In the U.S. the field of psychology has grown in popularity. In the 2006-2007 school year, social science was tied with history as having the second largest number of awarded Bachelor’s degrees.
In fact, there are so many people majoring in psychology in the U.S. that psychology majors have the highest unemployment rates of all recent college graduates, with 19.5% of clinical psychology majors and more than 10% of educational and industrial/organizational psychology majors unable to find work.
A lot of this popularity is due to the work of people like Paul Ekman, an American psychologist, who has created an Atlas of Emotions, which identifies over ten thousand different facial expressions. He has also written fifteen books about body language including Telling Lies and Emotions Revealed.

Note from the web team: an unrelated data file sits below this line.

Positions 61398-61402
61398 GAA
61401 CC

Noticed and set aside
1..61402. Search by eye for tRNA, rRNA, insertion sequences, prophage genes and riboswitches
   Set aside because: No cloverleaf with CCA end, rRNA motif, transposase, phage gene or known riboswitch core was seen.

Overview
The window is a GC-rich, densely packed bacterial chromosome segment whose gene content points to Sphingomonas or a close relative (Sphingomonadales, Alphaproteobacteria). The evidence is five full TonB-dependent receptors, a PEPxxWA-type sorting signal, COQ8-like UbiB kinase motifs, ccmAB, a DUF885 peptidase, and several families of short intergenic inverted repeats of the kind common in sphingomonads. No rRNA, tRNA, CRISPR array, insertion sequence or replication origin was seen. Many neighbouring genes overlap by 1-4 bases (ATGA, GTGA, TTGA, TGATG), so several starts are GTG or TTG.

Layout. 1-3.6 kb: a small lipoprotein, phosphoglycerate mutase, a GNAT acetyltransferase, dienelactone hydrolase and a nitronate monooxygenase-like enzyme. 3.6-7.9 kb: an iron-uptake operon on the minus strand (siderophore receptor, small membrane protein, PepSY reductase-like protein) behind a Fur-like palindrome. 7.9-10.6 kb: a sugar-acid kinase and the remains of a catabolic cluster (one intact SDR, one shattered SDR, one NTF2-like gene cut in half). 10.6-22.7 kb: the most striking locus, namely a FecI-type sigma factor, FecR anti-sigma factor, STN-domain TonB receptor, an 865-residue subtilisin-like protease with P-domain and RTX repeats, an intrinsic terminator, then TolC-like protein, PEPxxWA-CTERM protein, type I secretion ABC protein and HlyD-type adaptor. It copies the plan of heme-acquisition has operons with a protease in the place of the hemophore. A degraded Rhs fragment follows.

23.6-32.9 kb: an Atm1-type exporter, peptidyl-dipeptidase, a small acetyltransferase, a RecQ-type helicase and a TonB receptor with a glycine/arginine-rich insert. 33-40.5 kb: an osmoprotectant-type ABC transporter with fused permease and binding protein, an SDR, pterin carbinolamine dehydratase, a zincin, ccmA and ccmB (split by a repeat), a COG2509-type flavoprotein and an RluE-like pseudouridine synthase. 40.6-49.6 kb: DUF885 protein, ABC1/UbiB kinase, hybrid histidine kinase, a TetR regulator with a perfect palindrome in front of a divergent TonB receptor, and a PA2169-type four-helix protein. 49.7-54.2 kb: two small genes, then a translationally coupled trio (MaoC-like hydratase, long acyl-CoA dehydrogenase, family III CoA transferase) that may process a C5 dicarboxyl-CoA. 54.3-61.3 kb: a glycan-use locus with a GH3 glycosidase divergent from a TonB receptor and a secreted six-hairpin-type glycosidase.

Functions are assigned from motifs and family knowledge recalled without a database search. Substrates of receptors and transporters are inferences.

Due to his high (albeit imperfect) success-rate with using small details in a person’s facial expressions to induce larger truths about that person, Ekman has served as an advisor to several police departments and anti-terrorism groups, including the Transportation Security Administration (TSA). Thanks to his work, Ekman has gained a reputation as the best human lie detector in the world.
Additionally, Ekman’s work was recently used as the basis for the television crime drama Lie to Me, a show in which several psychologists and facial expression experts use their knowledge of body language to assist in investigations. This show ran from 2009 to 2011, and won two People’s Choice Awards in 2011.